Long noncoding RNAs during normal and malignant hematopoiesis
Author(s)Alvarez-Dominguez, Juan R.; Hu, Wenqian; Gromatzky, Austin A.; Lodish, Harvey F.
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Long noncoding RNAs (lncRNAs) are increasingly recognized to contribute to cellular development via diverse mechanisms during both health and disease. Here, we highlight recent progress on the study of lncRNAs that function in the development of blood cells. We emphasize lncRNAs that regulate blood cell fates through epigenetic control of gene expression, an emerging theme among functional lncRNAs. Many of these noncoding genes and their targets become dysregulated during malignant hematopoiesis, directly implicating lncRNAs in blood cancers such as leukemia. In a few cases, dysregulation of an lncRNA alone leads to malignant hematopoiesis in a mouse model. Thus, lncRNAs may be not only useful as markers for the diagnosis and prognosis of cancers of the blood, but also as potential targets for novel therapies.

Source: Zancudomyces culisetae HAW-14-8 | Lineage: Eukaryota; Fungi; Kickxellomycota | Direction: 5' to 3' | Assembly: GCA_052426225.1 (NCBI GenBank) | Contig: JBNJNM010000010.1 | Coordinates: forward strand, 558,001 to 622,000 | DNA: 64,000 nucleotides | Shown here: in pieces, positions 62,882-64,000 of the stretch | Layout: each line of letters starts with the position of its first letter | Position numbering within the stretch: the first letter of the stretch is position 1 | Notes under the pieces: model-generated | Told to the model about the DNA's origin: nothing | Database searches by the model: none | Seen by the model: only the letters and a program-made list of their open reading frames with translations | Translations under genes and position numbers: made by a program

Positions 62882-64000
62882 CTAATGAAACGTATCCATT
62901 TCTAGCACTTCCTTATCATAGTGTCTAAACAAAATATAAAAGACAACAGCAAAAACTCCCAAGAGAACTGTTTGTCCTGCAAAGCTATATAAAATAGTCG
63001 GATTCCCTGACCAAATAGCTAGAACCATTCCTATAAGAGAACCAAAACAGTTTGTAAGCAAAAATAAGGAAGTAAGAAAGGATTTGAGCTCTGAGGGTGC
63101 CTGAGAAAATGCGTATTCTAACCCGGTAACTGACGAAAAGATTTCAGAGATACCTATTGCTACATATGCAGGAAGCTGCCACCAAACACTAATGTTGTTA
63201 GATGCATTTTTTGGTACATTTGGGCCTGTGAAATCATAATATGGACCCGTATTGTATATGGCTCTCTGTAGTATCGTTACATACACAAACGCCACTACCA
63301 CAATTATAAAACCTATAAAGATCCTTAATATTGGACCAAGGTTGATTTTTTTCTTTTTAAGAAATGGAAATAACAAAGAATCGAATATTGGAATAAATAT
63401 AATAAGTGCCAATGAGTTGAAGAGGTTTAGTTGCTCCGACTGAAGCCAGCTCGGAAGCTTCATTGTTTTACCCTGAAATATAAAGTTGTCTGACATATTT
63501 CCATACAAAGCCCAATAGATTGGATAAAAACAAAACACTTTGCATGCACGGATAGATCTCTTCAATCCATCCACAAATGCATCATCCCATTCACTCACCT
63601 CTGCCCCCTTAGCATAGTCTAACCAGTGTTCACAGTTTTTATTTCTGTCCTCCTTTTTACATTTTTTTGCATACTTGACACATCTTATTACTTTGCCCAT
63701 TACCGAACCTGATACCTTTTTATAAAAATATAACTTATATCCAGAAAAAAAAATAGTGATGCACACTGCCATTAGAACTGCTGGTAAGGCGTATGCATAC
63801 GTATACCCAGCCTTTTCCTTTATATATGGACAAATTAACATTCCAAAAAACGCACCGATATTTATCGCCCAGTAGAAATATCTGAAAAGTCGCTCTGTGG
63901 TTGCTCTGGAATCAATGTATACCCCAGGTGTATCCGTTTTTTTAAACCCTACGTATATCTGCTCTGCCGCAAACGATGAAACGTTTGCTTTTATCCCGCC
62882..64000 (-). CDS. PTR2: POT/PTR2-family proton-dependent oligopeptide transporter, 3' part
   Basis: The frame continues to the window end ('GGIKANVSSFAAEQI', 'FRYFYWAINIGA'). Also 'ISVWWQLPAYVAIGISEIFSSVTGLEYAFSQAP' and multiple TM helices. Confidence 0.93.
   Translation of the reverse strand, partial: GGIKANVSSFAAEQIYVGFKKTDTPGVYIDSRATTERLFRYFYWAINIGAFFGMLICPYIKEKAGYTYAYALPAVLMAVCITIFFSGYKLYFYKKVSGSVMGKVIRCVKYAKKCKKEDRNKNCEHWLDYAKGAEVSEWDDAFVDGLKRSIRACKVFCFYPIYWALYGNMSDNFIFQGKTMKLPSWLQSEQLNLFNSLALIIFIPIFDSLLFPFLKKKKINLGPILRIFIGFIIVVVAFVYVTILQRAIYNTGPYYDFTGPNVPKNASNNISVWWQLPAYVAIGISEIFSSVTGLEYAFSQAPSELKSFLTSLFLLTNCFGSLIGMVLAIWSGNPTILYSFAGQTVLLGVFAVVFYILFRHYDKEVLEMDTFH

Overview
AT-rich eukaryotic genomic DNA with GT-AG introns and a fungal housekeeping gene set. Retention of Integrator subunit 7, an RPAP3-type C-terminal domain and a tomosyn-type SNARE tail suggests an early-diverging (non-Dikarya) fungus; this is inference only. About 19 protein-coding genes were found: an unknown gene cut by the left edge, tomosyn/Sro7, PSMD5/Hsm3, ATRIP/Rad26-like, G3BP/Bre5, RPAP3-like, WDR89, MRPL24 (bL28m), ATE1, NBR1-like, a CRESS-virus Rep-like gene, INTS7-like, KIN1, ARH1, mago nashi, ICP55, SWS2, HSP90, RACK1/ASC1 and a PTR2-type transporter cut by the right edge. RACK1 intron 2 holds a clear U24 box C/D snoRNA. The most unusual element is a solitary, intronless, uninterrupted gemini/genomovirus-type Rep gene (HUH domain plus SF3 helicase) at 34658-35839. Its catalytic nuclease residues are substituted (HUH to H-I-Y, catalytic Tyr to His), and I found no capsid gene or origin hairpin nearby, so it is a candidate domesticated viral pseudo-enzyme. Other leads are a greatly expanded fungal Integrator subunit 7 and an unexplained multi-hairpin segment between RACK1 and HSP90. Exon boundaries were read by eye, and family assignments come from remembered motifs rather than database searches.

DepartmentMassachusetts Institute of Technology. Department of Biological Engineering; Massachusetts Institute of Technology. Department of Biology; Whitehead Institute for Biomedical Research
International Journal of Hematology
Alvarez-Dominguez, Juan R., Wenqian Hu, Austin A. Gromatzky, and Harvey F. Lodish. “Long Noncoding RNAs During Normal and Malignant Hematopoiesis.” Int J Hematol 99, no. 5 (March 9, 2014): 531–541.
Author's final manuscript